More than half of entrepreneurs (54%) acknowledged using Facebook as their primary social media platform for business, while 27% opted for Instagram and 16% for Twitter. Facebook as a primary platform was nearly as common among entrepreneurs managing social media themselves (54%) as it was with professional social media support (51%). Sixty-six percent of entrepreneurs marketing on Facebook said they were satisfied with the platform, compared to 68% marketing on Instagram, and 61% marketing on Twitter. Sixty-three percent of entrepreneurs marketing on Facebook also reported a higher ROI than through any other platform. And while it was one of the least utilized platforms for business purposes, 23% of entrepreneurs admitted they should be using TikTok.
While 49% of entrepreneurs said they were marketing to men and women equally, 18% said they were primarily targeting mostly women, and 9% said they were targeting more women than men as their primary audience. The mostly commonly targeted age demographics were between the ages of 25 and 34, and between the ages of 35 and 44 (58% each).
More common among younger social media managers (between the ages of 18 and 31), the most common tactics for gaining traction on social media typically involved highlighting holidays, paid promotions, and taking advantage of hashtag trends.
With so many entrepreneurs managing their social media in house (or by themselves entirely) and with trial and error being the most used learning technique, we wanted to understand which marketing tactics business owners are turning to. Tied as the most popular marketing tactics, 36% of entrepreneurs reported using their social accounts to celebrate major national holidays, create promoted posts and pay-per-click campaigns, and participate in hashtag trends. Among businesses with professional social media contributors, we found hashtag trends were the most common marketing tactic (35%). Another 29% of entrepreneurs with professional social support reported participating in meme culture or trends on social media and using guest posts as a marketing tactic.
Nearly 60% of entrepreneurs said they were spending money on social media marketing, averaging $305 a month. The most common expenses were graphics and visuals (42%), social media strategy (31%), and content production (27%). Just 11% of entrepreneurs said they were paying for full-service social media management for their business.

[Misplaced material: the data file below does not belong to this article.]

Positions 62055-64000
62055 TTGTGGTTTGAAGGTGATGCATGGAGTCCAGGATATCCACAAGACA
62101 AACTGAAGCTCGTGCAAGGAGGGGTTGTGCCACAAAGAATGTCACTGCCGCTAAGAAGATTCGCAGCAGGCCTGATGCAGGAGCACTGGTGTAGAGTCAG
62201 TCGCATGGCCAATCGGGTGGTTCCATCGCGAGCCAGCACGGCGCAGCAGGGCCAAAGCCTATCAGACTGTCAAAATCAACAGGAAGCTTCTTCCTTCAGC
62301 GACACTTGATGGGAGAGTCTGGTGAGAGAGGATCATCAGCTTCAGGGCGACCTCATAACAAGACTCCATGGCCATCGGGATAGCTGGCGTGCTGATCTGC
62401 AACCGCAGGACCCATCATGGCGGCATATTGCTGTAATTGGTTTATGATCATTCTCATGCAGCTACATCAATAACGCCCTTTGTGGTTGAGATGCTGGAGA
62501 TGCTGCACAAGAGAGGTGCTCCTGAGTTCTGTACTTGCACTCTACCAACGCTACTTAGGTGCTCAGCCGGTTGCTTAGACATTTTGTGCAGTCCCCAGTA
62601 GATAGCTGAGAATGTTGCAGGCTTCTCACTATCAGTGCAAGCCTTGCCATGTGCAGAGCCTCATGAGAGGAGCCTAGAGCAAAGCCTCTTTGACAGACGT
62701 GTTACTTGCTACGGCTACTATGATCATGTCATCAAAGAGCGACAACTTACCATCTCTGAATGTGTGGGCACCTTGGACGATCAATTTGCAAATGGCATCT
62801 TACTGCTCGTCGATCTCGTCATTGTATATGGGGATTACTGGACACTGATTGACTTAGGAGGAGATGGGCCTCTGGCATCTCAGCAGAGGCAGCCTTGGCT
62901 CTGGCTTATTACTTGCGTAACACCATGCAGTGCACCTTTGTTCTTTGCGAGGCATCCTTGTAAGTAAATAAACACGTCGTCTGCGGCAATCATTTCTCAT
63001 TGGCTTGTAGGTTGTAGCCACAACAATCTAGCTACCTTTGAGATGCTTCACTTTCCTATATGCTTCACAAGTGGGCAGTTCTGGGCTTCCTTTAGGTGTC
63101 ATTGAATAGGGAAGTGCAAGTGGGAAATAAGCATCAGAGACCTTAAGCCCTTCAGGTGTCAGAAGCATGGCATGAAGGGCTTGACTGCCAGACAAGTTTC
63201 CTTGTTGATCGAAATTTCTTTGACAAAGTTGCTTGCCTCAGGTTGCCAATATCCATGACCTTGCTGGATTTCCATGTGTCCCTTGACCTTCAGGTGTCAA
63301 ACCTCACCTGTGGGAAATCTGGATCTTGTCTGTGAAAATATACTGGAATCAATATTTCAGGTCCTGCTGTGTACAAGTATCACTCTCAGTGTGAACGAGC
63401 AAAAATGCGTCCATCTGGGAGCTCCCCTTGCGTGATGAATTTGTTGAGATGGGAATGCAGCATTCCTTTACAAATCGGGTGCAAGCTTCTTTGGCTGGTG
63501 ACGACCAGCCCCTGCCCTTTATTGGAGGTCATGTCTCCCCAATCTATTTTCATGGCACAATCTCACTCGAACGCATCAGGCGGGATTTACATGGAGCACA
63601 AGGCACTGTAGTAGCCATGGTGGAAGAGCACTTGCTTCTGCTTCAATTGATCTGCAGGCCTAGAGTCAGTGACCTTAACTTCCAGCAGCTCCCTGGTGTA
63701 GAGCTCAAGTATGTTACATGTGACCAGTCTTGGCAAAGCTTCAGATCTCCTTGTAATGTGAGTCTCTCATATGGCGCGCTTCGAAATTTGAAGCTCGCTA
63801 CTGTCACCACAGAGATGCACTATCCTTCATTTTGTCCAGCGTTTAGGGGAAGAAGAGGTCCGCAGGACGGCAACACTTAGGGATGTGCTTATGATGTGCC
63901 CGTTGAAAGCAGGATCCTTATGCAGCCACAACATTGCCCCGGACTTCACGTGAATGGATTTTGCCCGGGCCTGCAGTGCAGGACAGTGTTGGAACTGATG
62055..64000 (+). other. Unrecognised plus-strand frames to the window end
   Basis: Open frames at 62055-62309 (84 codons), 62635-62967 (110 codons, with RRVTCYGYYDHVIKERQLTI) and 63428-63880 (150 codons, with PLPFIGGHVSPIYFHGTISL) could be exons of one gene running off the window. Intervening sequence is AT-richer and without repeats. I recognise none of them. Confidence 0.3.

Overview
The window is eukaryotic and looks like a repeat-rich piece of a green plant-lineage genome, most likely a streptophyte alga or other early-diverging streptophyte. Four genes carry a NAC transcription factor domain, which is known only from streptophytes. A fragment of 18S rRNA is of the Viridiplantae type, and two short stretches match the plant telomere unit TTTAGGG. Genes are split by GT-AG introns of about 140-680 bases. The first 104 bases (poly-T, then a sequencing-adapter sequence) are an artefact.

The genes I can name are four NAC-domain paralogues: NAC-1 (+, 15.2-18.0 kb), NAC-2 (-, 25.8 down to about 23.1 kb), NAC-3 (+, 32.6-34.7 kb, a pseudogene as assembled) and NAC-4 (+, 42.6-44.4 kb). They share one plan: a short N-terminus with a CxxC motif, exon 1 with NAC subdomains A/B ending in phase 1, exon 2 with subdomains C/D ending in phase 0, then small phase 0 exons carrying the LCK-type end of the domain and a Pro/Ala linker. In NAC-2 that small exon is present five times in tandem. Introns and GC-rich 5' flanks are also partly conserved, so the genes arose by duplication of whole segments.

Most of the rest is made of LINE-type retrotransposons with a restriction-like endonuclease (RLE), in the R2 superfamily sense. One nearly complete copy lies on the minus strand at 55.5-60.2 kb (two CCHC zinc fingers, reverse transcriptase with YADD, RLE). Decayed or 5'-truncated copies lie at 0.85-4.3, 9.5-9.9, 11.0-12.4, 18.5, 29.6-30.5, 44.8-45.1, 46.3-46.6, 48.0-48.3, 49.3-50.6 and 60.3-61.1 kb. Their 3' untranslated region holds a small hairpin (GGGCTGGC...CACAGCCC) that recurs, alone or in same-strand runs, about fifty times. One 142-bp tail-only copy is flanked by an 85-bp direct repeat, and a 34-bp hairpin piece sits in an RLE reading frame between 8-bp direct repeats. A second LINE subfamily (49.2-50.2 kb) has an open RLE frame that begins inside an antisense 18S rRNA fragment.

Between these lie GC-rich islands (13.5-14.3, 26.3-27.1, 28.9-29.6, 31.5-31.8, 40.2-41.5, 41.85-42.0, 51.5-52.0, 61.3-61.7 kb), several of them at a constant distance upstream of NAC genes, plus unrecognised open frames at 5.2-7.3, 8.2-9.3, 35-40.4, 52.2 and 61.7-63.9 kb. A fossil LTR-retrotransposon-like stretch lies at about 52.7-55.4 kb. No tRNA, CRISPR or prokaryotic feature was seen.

Particularly during the COVID-19 pandemic, the use of social media marketing can help small businesses attract a following and customers they might not otherwise capture in the shift to digital services and retail. And as important as social media may be for entrepreneurs, we found many are managing their accounts either themselves or with the support of the staff they already have on hand.
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We surveyed 402 entrepreneurs operating businesses in a variety of verticals and of varying size. 188 respondents were female, 211 respondents were male, and three respondents identified as nonbinary. Our respondents ranged in age from 18 to 66 with an average age of approximately 37.
In order to help gather accurate responses, all respondents were required to correctly respond to a decoyed attention-check question. Questions and answers have been paraphrased or rephrased in some cases for clarity or brevity. These data rely on self-reporting, and potential issues with self-reported data include telescoping, selective memory, and attribution errors.
Social media presence matters, and most business owners are learning as they go. We encourage you to share the results of this survey with your readers for any noncommercial use with the inclusion of a link back to this page so they have access to our full findings and methodology.